I need to do something that is functionally equivalent to this:

for foo in foos:
    bar = foo.get_bar()
    # Do something with bar

My first instinct was to use map, but this did not work:

for bar in map(get_bar, foos):
    # Do something with bar

Is what I’m trying to accomplish possible with map? Do I need to use a list comprehension instead? What is the most Pythonic idiom for this?

Either with lambda:

for bar in map(lambda foo: foo.get_bar(), foos):

Or simply with instance method reference on your instance’s class:

for bar in map(Foo.get_bar, foos):

As this was added from a comment, I would like to note that this requires the items of foos to be instances of Foo (i.e. all(isinstance(foo, Foo) for foo in foos) must be true) and not only as the other options do instances of classes with a get_bar method. This alone might be reason enough to not include it here.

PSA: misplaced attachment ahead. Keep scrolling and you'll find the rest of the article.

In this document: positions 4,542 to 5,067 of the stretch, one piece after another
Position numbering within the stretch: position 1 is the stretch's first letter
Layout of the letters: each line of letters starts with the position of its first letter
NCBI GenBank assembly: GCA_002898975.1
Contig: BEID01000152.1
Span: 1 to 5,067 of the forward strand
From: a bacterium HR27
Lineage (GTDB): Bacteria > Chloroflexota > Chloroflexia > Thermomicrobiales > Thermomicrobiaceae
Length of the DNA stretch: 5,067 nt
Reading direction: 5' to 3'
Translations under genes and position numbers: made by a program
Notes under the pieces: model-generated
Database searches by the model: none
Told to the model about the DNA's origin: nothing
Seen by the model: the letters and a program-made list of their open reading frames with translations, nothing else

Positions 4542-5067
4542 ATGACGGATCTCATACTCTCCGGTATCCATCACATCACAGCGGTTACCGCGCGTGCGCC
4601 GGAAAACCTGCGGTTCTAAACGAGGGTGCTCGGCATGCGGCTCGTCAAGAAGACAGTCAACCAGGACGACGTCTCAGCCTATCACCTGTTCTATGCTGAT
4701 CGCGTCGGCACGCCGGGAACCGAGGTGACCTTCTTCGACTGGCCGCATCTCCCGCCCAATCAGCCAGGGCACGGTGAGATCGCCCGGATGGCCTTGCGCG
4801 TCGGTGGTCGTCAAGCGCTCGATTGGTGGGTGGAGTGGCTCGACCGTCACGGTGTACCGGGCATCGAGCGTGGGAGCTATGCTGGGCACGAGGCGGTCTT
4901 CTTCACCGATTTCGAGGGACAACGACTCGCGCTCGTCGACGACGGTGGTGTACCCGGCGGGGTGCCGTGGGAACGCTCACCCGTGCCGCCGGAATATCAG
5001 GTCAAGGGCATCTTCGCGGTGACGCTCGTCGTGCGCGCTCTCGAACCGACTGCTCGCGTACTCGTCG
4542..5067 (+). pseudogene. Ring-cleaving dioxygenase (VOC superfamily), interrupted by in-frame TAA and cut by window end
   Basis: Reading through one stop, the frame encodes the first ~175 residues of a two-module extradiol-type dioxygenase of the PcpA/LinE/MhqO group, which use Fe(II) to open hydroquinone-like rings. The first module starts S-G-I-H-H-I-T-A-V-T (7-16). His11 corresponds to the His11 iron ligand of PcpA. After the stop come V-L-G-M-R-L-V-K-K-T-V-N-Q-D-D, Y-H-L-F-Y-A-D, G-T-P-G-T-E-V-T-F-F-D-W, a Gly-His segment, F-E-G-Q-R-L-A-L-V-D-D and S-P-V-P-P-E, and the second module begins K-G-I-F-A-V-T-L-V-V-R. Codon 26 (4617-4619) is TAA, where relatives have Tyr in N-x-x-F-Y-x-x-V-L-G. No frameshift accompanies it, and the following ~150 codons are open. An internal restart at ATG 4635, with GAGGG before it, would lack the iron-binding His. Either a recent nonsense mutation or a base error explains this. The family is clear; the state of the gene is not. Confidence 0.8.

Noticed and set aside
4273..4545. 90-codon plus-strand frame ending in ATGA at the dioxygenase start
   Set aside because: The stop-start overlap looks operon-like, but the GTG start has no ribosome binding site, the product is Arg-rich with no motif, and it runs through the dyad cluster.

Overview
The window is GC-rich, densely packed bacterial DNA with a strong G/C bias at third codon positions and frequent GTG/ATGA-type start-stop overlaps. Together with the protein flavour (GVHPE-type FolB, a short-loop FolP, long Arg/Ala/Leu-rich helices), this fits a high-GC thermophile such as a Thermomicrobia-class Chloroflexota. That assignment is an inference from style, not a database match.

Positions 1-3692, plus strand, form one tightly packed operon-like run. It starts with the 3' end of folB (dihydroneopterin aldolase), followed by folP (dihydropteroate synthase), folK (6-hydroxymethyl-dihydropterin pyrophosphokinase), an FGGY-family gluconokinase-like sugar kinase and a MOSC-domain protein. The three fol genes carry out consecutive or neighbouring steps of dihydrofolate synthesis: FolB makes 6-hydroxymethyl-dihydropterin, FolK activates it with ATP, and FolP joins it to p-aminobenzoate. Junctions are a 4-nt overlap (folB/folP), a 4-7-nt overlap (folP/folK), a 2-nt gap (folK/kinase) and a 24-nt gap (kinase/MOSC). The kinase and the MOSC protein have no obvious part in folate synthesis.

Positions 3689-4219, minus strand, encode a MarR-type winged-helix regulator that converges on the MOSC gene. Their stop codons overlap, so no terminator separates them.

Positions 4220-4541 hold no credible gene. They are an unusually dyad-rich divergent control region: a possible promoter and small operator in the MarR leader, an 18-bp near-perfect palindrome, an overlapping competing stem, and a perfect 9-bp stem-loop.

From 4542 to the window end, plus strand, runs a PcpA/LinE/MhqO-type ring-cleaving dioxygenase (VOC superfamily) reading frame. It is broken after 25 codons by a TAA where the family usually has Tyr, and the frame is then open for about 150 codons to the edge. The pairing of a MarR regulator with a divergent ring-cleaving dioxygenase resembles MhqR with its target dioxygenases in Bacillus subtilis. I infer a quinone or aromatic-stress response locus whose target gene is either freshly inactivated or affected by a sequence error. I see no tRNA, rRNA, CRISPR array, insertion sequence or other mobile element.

Or with methodcaller:

import operator
get_bar = operator.methodcaller('get_bar')
for bar in map(get_bar, foos):

Or with a generator expression:

for bar in (foo.get_bar() for foo in foos):

You want operator.methodcaller(). Or, of course, a list or generator comprehension.

I think the cleanest way is to forgo the for-loop completely and use a list comprehension:

bars = [foo.get_bar() for foo in foos]

This answer is close to some other answers but differs in that the list is actually returned and not used in the subsequent loop. Depending on what you do with bars, you may be able to use a list comprehension there to.

I don’t think the map function with lambdas are particulary readable, besides the overhead for map is considerable.

This modified code will work:

for bar in map(lambda f: f.get_bar(), foos):
# Do something with bar

You provide lambda function here. Simply providing get_bar doesn’t work because it is accessible only through an instance of class (f.get_bar()), never by itself.

You can use lambda

for bar in map(lambda foo: foo.get_bar(), foos):
    # Do something with bar